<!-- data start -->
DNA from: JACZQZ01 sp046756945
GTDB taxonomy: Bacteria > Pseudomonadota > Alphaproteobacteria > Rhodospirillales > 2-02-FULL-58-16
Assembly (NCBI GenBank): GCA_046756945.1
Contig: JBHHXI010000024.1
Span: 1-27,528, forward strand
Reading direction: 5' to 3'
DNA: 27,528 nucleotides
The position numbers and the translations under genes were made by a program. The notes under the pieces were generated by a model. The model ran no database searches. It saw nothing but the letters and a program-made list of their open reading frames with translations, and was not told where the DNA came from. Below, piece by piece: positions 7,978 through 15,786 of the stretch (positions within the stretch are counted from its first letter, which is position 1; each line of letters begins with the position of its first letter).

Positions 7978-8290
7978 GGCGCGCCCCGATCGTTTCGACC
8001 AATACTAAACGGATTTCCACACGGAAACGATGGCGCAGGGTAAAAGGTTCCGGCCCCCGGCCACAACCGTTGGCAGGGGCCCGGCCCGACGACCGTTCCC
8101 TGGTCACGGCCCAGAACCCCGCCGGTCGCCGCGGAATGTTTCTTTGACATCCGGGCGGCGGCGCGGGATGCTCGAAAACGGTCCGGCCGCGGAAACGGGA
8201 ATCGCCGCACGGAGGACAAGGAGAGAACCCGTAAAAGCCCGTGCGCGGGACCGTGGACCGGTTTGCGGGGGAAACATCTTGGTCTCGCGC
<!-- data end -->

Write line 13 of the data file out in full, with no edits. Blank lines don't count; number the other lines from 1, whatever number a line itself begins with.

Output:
8201 ATCGCCGCACGGAGGACAAGGAGAGAACCCGTAAAAGCCCGTGCGCGGGACCGTGGACCGGTTTGCGGGGGAAACATCTTGGTCTCGCGC